The Thunder did a decent job when it was important tonight, but the Spurs are just too good at late game play to let a Thunder win happen. The Thunder still don't have a definitive go-to guy for late game plays, and they refuse to feed the hot hand. Other than that, it was a great challenge of the NBA's best team at home.
But the one image that sticks in everyone's mind is the terrible end-of-game play by Jeff Green. With 7 seconds left, he chose to shoot it from extremely deep and completely airballed. If the Thunder are to be a contender this season, they can't let plays like that fly. The Thunder also need to not let emotional plays disrupt their rhythm, as the double technical did in the second. It led to a 11 point Spur lead that wasn't overcome until midway through the fourth.
But overall, it was a great game. The Thunder dominated from mid-range, and shut down some of the Spurs best scorers in Ginobili and Blair. The Spurs had to rely on backups like McDyess, Neal, and Bonner in order to score their way to victory, and very nearly lost the game. Anyway, let's hit the recap.
The first quarter of this game was simply fantastic. The Spurs looked like they might jump out early while Kevin Durant struggled, but the Thunder quickly caught up. Krstic was hitting his jumpers (exploiting Duncan staying on the inside), and Durant had a excellent dunk in transition way over Manu Ginobili. The height on the dunk was just insane. The Thunder could have gotten a decent advantage, but Richard Jefferson had a couple of open threes for San Antonio, making for an easy 6 points. Overall though, the mid-range jumper was king, and both teams were consistently getting open looks. Late in the first, both teams went small, but the Thunder's small lineup (with Durant at PF) is much smaller than the Spurs small. This allowed the Thunder to exploit their size and take a 6 point lead. The Spurs quickly changed their strategy back, but it was too little, too late, and the Thunder finished the quarter with a 6 point lead.
Below: The Rest of the Recap, Future Analysis, Awards!
The fairytale of high field goal percentage ended in the second quarter, as the game got much more physical. The first points of any kind were on a put-back by Ibaka 2 and a half minutes in. This gave the Thunder a 8 point lead, and prompted a Spurs timeout. It was just what they needed, as they responded with a quick Bonner three out of the break and continually attacked the rim. The Thunder were still doing reasonably well, but they couldn't get much going inside, and the Spurs slowly chipped the Thunder's lead down to 2. But the Thunder refused to go down, and even though they weren't as successful as the Spurs offensively, they got the offensive rebounds that the Spurs didn't, allowing them to keep up.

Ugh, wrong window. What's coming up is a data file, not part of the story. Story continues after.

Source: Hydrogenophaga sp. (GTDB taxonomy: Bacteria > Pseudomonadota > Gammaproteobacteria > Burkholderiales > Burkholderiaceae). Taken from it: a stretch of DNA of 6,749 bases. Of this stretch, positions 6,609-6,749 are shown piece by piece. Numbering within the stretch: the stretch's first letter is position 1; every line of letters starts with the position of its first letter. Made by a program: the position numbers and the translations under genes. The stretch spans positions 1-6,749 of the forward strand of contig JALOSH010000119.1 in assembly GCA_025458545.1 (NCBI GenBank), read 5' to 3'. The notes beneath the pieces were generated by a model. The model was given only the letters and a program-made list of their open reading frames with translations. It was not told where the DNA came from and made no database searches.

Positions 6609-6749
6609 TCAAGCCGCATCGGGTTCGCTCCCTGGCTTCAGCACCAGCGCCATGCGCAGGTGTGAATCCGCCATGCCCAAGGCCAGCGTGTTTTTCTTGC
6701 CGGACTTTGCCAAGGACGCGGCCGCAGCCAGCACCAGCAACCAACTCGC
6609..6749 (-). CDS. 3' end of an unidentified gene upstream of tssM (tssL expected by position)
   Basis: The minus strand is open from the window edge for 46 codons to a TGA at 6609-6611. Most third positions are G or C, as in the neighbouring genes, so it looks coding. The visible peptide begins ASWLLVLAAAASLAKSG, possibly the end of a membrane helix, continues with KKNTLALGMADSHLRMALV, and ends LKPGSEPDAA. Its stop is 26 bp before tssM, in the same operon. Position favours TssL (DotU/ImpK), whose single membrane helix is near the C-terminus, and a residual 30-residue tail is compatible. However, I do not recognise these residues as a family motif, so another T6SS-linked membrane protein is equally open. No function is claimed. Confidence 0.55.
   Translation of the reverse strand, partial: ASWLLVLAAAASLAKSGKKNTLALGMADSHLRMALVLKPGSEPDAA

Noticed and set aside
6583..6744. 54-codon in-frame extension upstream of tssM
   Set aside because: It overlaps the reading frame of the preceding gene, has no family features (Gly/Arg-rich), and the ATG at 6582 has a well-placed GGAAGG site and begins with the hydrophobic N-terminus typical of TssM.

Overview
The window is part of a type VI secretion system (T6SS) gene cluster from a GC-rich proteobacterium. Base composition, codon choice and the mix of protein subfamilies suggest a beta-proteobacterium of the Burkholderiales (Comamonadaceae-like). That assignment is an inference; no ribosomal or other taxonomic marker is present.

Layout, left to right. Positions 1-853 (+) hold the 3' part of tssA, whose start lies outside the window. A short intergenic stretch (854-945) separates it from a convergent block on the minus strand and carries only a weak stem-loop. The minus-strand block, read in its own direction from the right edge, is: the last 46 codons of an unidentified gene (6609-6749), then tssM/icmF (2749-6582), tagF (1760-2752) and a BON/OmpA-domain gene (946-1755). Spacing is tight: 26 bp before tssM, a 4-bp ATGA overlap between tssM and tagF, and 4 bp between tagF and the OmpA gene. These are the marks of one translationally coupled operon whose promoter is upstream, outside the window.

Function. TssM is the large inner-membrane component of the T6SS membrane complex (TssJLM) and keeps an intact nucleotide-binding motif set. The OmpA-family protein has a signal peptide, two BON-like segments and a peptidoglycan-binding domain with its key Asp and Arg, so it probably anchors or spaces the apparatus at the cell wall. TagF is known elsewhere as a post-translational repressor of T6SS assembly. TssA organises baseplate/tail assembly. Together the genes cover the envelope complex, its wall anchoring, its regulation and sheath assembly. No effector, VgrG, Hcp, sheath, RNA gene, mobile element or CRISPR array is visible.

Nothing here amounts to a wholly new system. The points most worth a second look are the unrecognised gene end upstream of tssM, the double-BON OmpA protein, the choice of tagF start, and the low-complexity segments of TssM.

But off of a Thunder turnover, the Spurs had gotten to within 1 with about 4 minutes to go. Unfortunately, Tony Parker was grabbed by Nick Collison as he drove to the rim. Collison stood by Parker as he was on the ground. It was unclear what his intention was, but Antonio McDyess shoved Collison, while Duncan stood by and shouted, and Durant shoved McDyess. Brooks and Popovich laughed about the affair, but the final ruling was a flagrant foul 1 on Collison, and double technical fouls on Kevin Durant and Tim Duncan. Durant an Duncan proceeded to whine with the officials. The end result was two sunken free throws by Parker, and a one point San Antonio lead.
It proved to be a game changer, as San Antonio got a three point play courtesy of Gary Neal one possession later, and Jefferson was fouled, leading to another two points. The Spurs continued to get to the line, and pushed their lead. Their surge was capped off by a Hill three and more Parker free throws, pushing the Spurs lead to 11. The rest of the quarter was lots of running around the floor like headless chickens, which resulted in no points. Tony Parker minorly injured his knee and Gary Neal had blood streaming down his neck as the game went to break, but that was of little consequence to the Spurs, who were still up by 11.
The third quarter saw the resurgenge of the Thunder. Oddly enough, the Thunder opened the quarter with a couple of threes, and got back to within 3 with some great transition play. The Spurs were almost completely shut down offensively, with several bad outside shots falling out of the rim. The Thunder had gotten the deficit down to two before the Spurs were reinvigorated with a Tim Duncan layup and a Gary Neal three in transition. The Thunder continued to take the ball to the hoop though, and they were constantly threatening to tie or take the lead. They lost their swagger towards the end of the quarter though, as a Hill three, a Neal three, and a Bonner almost three gave the Spurs an 8 point lead going into the break, as the Thunder missed a couple of jumpers of their own.